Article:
The Detroit Pistons have recently announced plans to leave its arena in Auburn Hills and relocate to Little Caesars Arena 30 miles away in downtown Detroit. This move has been hailed as a glorious homecoming, symbolizing the revitalization of a city long in decline. The tradeoffs, however, are significant. The Pistons will be leaving behind an arena that is fully paid for, conveniently located, well maintained, and distinguished for its superior design. In return, the team will share an arena with the Detroit Redwings and must construct new practice facilities.
After 40 years, it is unlikely that the Pistons still have a nostalgic attachment to downtown Detroit that would make these tradeoffs acceptable. This move is not a story of homecoming, but a tale of crony capitalism. A generous transfer of taxpayer funds will finance the move from the Palace of Auburn Hills to Little Caesars Arena.
The preliminary deal for the move provides $34.5 million from the City of Detroit Downtown Development Authority (DDA) to cover renovations to the hockey arena such as locker rooms and floor seats. The bonds will be paid off using city property taxes that are allocated to the DDA. At least 50 percent of this money will come from the refinancing of 2014 bonds.
A state law from 1975 requires DDA funds be used for improvement within the downtown area. However, after almost 50 years of failed economic policy, it is time to reevaluate. With $490 million in underfunded pensions and a public school system with $3.5 billion in debt, it is clear that city money could be better spent.
Detroit Mayor Mike Duggan insists that the city is getting another professional sports team for a steal: “There are a very few times in this country that a professional sports team came to a city for a $34 million contribution.”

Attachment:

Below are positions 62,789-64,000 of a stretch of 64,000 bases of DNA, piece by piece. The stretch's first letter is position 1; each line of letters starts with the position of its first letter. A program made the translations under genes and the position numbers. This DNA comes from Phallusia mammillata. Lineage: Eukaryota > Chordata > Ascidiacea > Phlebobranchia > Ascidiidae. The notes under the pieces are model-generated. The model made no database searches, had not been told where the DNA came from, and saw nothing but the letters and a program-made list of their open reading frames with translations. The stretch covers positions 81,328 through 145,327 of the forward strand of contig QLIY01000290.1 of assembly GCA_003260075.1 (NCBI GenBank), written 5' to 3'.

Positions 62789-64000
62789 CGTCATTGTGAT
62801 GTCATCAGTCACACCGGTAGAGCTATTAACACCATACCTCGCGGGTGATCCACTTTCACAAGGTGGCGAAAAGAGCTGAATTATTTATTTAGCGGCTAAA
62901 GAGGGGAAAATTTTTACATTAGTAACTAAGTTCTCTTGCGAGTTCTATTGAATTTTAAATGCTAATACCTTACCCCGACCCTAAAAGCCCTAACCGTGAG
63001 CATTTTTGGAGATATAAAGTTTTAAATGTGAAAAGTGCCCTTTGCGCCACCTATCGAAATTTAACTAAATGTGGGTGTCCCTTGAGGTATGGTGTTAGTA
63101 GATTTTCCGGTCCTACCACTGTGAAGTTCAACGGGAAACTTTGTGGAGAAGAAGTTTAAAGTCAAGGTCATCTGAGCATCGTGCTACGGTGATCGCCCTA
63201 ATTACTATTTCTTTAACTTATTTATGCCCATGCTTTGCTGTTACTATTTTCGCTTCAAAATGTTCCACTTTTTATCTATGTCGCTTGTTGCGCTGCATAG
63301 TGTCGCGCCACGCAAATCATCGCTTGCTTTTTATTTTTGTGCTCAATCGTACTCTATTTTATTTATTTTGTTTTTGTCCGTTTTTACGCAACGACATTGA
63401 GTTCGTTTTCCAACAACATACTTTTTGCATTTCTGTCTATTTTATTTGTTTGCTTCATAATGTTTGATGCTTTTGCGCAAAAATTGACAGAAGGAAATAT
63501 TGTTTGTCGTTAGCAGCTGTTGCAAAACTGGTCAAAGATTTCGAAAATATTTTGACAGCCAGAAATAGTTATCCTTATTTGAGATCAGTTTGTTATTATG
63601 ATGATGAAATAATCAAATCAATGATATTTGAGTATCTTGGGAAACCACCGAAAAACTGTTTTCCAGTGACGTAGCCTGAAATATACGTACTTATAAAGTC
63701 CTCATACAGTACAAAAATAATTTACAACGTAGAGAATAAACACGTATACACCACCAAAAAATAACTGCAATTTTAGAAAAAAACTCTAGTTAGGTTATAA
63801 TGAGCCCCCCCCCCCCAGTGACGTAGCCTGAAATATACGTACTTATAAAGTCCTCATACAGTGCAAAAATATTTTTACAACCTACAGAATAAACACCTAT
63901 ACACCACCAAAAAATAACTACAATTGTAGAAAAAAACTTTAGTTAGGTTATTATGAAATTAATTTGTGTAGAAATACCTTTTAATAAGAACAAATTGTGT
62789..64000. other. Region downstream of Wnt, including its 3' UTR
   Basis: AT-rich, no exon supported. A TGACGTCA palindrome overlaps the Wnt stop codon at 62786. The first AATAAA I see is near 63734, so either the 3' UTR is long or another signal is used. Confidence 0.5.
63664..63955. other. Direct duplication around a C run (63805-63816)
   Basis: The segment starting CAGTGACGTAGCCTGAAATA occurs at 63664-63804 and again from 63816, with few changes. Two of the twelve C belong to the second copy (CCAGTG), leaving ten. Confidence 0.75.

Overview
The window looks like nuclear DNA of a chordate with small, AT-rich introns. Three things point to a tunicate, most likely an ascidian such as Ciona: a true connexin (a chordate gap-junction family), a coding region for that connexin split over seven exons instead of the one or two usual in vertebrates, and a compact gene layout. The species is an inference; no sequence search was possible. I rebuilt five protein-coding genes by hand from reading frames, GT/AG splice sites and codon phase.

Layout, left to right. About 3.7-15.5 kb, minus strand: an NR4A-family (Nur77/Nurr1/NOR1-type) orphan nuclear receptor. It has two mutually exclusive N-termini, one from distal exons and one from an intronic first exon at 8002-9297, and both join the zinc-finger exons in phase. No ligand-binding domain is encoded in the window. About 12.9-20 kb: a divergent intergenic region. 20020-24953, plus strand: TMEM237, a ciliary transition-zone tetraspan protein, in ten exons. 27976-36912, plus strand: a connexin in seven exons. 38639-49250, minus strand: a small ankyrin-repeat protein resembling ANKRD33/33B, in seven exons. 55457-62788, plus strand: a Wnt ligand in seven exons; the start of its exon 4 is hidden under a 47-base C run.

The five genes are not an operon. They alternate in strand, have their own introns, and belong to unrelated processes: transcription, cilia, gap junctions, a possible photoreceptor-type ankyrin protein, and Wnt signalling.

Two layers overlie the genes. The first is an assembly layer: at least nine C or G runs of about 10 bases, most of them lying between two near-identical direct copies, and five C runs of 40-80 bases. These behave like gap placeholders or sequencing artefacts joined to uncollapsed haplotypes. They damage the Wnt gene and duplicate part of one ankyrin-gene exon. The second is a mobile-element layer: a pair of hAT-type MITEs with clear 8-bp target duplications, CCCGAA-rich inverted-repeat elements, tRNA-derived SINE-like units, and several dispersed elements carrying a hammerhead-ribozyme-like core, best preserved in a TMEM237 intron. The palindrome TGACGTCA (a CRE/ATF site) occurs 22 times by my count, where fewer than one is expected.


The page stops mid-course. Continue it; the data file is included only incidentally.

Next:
Unfortunately, Duggan drastically underestimates the costs of this move. Little Caesars Arena has already been funded by $450 million in bonds from the Michigan Strategic Fund, $250 million of which will be paid back by property taxes captured by the DDA.
Furthermore, Duggan ignores a simple financial principle: do not buy something just because it is on sale. The refinancing money should only be spent on the stadium if it is proven to be a wise investment for the city.
A study conducted by the University of Michigan Center for Sport and Policy attempts to make that case by asserting that the total economic effect from the Pistons’ move is $596.2 million and 2,164 new jobs. Looking closely at the numbers tells a much different story. Of the estimated economic effects, $216.1 million is projected to come from construction, $90.1 million from ticket sales and entertainment, and $290 million is taken away from Auburn Hills.
The $216 million from construction is, as admitted by the authors, a high estimate, contingent on construction materials being produced locally. If some materials are manufactured outside Southeastern Michigan, as is likely the case, then the economic benefits fall to $126.6 million. Of the 2,000 estimated jobs, 1,722 of those will be created by construction and will only be temporary.